[PROJ] Static/Dynamic Webmapping Problem version 2.0
cameron.shorter at gmail.com
Tue Jul 16 00:22:08 PDT 2019
Thanks for feedback so far. I'm aggregating answers into one email, and
copying your comments into the master working doc here:
On 15/7/19 9:58 pm, Greg Troxel wrote:
> I'm a little nervous that I've overwhelmed people by the number of pages
> I've used to describe the web-mapping misaligned maps problem.
> It might also help to have your notes in plain text and actually send
> them to the list, after editing for minimum length
Greg, you are asking good questions, but it would be bad manners for me
dump my long, half baked paper onto this list. Instead I'll copy the
introduction, and hopefully you might be tempted to read the details in
doc reference above:
Increasing demands for location accuracy has exposed design flaws in
current “good-enough” approaches to web-mapping. Prior implementations
haven’t accounted for tectonic plate shifts, resulting in systematic
metre-level inaccuracies which are increasing over time.
The problem we’ve inherited is that a dynamicdatum is being used as if
it were static. (Think of a datum as a mathematical model and associated
coordinate system for the earth.)
Web-mapping applications use pre-rendered map tiles to improve
performance and scalability. This freezes map tiles at a point in time.
To facilitate interoperability, implementers have selected a
defacto-standard map projection of WGS84 Web Mercatorwhich is
on the WGS84 datum.
However the WGS84 datum is dynamic (time dependant),meaning that a
feature’s coordinates change over time as the tectonic plates drift
across the earth.
This results in misaligned map layers.
To address these challenges we suggest:
Explaining the web-mapping challenges to facilitate understanding.
Adopting a static datum for web mapping, probably using the WGS84
realisations currently in use.
Extending spatial standards, data types, software, and workflows to
address time dependence.
This will be achieved most effectively through international collaboration.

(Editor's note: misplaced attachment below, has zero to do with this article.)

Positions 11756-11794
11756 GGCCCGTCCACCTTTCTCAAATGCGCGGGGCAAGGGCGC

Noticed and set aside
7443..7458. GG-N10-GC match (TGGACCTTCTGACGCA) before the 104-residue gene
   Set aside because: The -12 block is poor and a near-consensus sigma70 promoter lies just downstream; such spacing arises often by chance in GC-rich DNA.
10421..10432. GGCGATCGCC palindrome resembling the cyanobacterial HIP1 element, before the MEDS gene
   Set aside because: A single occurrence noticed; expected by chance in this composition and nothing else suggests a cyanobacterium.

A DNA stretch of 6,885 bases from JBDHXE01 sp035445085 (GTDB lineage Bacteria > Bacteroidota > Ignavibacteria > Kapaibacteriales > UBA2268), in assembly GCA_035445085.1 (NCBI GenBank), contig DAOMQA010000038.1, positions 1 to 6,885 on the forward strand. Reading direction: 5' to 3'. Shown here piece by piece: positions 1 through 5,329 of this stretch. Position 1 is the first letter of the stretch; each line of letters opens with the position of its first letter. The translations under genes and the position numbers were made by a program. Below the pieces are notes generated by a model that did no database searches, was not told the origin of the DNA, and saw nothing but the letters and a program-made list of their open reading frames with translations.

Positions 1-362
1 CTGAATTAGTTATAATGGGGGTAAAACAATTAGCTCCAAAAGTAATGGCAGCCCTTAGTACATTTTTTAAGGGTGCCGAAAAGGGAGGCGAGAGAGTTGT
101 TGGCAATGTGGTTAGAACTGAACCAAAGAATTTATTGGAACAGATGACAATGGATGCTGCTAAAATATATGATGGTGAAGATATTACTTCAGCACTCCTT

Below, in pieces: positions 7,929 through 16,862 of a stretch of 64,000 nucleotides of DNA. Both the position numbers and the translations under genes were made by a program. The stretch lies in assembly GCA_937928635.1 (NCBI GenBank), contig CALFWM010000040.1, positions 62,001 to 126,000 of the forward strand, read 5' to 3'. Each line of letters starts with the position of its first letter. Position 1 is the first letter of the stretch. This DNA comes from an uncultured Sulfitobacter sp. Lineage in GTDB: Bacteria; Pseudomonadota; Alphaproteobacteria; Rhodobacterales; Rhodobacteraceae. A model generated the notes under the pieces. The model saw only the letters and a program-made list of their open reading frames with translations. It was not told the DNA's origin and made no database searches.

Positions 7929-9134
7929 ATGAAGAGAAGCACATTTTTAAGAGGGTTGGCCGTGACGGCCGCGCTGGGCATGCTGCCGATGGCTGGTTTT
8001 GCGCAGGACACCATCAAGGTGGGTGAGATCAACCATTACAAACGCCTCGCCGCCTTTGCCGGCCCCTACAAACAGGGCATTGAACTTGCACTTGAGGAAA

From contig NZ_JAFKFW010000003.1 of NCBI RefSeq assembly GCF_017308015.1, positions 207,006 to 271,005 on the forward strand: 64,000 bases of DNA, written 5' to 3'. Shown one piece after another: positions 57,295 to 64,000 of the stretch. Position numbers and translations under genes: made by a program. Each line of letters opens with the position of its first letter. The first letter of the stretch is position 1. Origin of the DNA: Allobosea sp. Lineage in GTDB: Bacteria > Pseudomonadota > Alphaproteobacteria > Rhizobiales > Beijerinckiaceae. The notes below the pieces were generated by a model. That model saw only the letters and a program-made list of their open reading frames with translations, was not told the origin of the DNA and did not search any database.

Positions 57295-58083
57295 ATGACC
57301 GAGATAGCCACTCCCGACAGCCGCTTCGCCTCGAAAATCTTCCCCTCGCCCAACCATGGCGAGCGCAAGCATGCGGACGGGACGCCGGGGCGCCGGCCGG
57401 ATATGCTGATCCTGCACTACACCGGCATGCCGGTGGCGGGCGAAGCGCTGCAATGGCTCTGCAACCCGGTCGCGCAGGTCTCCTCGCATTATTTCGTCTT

On 15/7/19 9:17 pm, Martin Desruisseaux wrote:
> Hello Cameron
> Le 15/07/2019 à 01:59, Cameron Shorter a écrit :
>> * We are currently using the dynamic WGS84 datum as if it were a
>> static datum (locked to a different epoch in different regions).
>> * This appears to be suitable for current web mapping requirements.
>> * Realigning static and dynamic datums (as started by Australia, with
>> others to follow) is tripping a map misalignment problem.
> I'm not sure which "dynamic WGS84 datum" we are talking about. If we are
> talking about EPSG::4326, in my understanding this is now an "ensemble
> datum", i.e. a group of many different WGS84 datum (there is at least 6
> different WGS84 datum today) to be considered as equivalent for
> applications that do not need an accuracy better than a few meters. An
> "ensemble datum" is not the same as a "static datum" in the sense that
> it does not mean "a datum that does not move", but rather "we don't
> really know which datum it is, but we don't need to care if the desired
> accuracy is only a few meters".
Yes Martin, we discuss here:
Problem 1.1 Non-unique datum:
*The WGS84 datum (EPSG::6326) used in web-mapping is not unique; it has
been updated six times
date. Each update (called a realisation) refines the datum’s ellipsoid
parameters to account for our improved measurements of the earth’s shape
(which is different to tectonic plate movement).*
On 16/7/19 9:49 am, HIGGINS Matt wrote:
> Re: "Each update (called a realisation) refines the datum’s ellipsoid parameters to account for our improved measurements of the earth’s shape".
> That is incorrect, the ellipsoidal parameters for WGS84 have never changed, i.e. the size and shape of the ellipsoid are the same it is how well the position and orientation of the ellipsoid fit the centre of the earth and rotational axis. That is why I chose my original words very carefully.
Thanks Matt, I'll need to dig up your previous suggested wording.
*On 15/7/19 9:17 pm, Martin Desruisseaux wrote:*
> I'm also not sure what me mean by "suitable for current web mapping
> requirements". Do we we mean "an accuracy of a few meters is
> sufficient"? If yes, then this requirement is addressed by above-cited
> "ensemble datum", which is a new concept introduced in ISO 19111:2019.
To date, Australian web-mapping has had all our layers off center by ~
1.8 meters. This has been considered okay because layers were
topologically aligned. We are now about to see map *mis-alignment* of
1.8 metres in web mapping. We believe this is going to be unacceptable.
Described in more detail here:
*4. Australia’s misaligned web-maps … is an international problem*
On 15/7/19 9:17 pm, Martin Desruisseaux wrote:
> Question to techies:
>> * Is it technically possible to create a reference frame realisation
>> (datum) which is fixed to different epochs in different regions?
> One implication of this approach would be that coordinate operations
> would need to identify in which zone (e.g. using a R-Tree) are located
> the coordinate values to transform, which is potentially a costly
> operation. Another issue is that it would introduce discontinuities at
> the frontier between different zones. It is possible that those
> inconvenient would bring bigger problems than the problem we are trying
> to solve.
Thanks for your insights Martin, understanding the implications of this
question is likely to be very important for our decisions moving forward.
Open Technologies and Geospatial Consultant
M +61 (0) 419 142 254
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